What does the safety officer do?
Encourages safer flying through the provision of educational courses. (First Aid courses and the Big Fat Re-packs are examples of these)
Acts as a liaison between the BHPA and pilots within a club to improve communication relating to safety.
Supports people involved in incidents or accidents and ensures these are documented and that lessons can be learned.
Helps all fellow pilots learn from previous incidents or accidents.Help temper the more aggressive or inconsiderate pilot's attitude.
What to do in the case of an accident - read this useful guide on dealing with incidents
Administer First Aid.
Call the emergency services if necessary.
If it's a bad accident send a message with your contact details to the club safety officer
What to do if you encounter inconsiderate flying
Chat to the person, discuss the issue, if that fails report the pilot to the club safety officer
What will then happen?
We will debrief the pilots and see what can be learned from their experience.
It's all our responsibility to be safe and keep others safe. You may have to deal with an accident. This is a useful guide.
Unfortunately our sport sees a number of accidents and injuries each year. Over the course of a long flying career the chances are that you will be present at an incident so it is essential that you know what to do. Every year the club organises talks on dealing with accidents and basic first aid; please try to attend one.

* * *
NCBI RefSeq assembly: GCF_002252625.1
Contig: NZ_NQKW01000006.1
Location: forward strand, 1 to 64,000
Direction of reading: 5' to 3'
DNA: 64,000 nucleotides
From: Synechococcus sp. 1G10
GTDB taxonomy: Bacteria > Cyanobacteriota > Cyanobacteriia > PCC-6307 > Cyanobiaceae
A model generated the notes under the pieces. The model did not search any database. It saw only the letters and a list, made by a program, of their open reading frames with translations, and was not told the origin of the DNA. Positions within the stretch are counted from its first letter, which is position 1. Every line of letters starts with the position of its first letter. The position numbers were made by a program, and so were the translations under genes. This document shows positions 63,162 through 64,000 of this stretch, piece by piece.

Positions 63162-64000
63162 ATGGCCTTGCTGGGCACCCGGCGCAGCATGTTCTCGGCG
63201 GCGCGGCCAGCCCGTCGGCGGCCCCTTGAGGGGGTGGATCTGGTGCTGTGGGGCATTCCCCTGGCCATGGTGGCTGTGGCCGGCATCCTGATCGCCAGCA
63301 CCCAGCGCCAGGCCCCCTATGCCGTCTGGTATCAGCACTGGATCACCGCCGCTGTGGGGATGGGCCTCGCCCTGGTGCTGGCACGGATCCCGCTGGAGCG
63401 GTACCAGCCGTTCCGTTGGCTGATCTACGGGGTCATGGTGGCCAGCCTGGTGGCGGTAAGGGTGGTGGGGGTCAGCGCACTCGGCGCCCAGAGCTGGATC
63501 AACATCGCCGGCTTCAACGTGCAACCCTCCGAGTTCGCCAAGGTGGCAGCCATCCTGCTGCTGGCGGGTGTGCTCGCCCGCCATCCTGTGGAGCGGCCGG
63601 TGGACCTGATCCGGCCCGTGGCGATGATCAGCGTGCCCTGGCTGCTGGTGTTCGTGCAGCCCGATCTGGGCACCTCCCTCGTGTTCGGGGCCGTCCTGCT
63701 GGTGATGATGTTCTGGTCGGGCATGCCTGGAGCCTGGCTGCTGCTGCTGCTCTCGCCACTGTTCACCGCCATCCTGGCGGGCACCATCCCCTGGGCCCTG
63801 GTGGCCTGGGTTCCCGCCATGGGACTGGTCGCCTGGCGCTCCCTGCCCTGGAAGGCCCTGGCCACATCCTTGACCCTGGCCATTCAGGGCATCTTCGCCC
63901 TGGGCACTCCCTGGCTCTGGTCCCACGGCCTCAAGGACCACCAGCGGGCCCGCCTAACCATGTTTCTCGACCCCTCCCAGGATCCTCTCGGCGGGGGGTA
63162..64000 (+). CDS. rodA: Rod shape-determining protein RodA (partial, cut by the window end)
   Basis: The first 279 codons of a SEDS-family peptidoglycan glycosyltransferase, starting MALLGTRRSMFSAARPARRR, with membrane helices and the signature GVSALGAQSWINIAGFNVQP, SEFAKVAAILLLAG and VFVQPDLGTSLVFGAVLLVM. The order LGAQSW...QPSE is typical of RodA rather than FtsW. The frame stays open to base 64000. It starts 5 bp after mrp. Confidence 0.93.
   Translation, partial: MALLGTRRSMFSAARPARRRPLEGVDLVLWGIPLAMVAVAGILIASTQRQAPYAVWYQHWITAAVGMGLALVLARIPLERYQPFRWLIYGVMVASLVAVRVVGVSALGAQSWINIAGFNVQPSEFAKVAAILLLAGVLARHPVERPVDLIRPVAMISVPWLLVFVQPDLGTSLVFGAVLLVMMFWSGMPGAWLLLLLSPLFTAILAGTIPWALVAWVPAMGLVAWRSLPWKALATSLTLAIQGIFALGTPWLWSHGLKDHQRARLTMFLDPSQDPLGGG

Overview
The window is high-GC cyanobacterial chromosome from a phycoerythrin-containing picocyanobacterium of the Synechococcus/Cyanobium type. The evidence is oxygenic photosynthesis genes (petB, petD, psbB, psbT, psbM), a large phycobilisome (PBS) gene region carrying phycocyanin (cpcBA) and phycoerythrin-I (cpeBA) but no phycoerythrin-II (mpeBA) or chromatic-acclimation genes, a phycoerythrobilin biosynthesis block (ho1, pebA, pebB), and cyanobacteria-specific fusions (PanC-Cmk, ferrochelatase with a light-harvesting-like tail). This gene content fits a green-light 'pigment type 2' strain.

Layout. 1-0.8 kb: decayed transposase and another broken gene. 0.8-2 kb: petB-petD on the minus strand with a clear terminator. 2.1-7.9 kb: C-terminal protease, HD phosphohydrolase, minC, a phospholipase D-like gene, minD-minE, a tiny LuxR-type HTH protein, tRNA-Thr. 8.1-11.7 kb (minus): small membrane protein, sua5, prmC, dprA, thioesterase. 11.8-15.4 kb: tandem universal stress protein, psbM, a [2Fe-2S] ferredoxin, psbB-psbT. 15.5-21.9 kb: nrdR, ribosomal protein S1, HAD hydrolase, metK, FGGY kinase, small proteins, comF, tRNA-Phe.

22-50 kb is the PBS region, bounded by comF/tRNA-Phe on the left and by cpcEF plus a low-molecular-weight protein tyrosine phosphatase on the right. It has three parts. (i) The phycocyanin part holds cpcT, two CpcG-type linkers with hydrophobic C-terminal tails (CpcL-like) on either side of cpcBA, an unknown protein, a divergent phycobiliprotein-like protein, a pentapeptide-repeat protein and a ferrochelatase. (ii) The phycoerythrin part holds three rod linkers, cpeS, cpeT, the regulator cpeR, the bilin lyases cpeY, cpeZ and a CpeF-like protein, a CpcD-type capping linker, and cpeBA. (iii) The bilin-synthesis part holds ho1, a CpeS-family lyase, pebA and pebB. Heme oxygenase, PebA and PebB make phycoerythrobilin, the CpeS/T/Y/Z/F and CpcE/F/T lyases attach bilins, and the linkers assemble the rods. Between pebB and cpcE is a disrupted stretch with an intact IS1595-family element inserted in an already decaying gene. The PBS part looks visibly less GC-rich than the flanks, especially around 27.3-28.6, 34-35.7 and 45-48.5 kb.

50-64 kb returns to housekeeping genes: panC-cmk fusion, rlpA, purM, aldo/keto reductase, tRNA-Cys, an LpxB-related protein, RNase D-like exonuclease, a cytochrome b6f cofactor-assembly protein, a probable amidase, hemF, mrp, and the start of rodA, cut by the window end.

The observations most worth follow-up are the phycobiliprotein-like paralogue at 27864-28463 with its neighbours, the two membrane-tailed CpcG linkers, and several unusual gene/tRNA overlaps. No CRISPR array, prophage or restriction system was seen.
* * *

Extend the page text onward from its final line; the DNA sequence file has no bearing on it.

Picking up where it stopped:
The first rule is to always keep an eye open for people who might be in trouble. On a hill you will often see people being dragged. If you see a hard landing, spot someone being dragged or are unsure of someone who landed out of sight, take a couple of minutes to go and investigate. If, while flying around, you spot someone who is lying / sitting without having their wing fully under control you should suspect that they might be injured; fly over and check they are OK. Look out for everyone else, one day it might be you!
If you see an accident or an injured person you should alert others and go over to help.
Make sure that it safe to approach, check for hazards such as road traffic, downed power lines and falling or drowning risks. Don’t make it two casualties. Power lines are particularly dangerous since they can kill in radius of at least 10m and will be switched back on automatically in an attempt to blast branches from the lines. If you are in the kill radius keep both feet on the ground and shuffle out. Contact the power company on 0845 770 8090 or dial 999 or 112 and wait for them to confirm that it is safe to approach.
Call 999 or 112
Use phrase ”casualty fallen from height in remote location”
Print off and keep your own TVHGC Safety Card
Site OS Grid Ref
Combe Gibbet SU 362 623
Golden Ball SU 127 638
Liddington SU 208 798
Milk Hill SU 101 644
Milk Hill WH SU 100 637
Rybury SU 084 637
Sugar SU 238 786
Tan SU 085 646
Uffington WH SU 302 868
White Hill SU 518 566
Your first task is always to stabilise the wing to ensure that it does not drag the pilot and cause further injury.
With paragliders you should grab a wingtip and run with it down to the pilot, then bundle the wing up next to the pilot.
With hang gliders you should carefully secure the edge of the wing that is facing into wind to prevent the glider from flipping over. When securing the hang glider you must ensure that the pilot is moved as little as possible.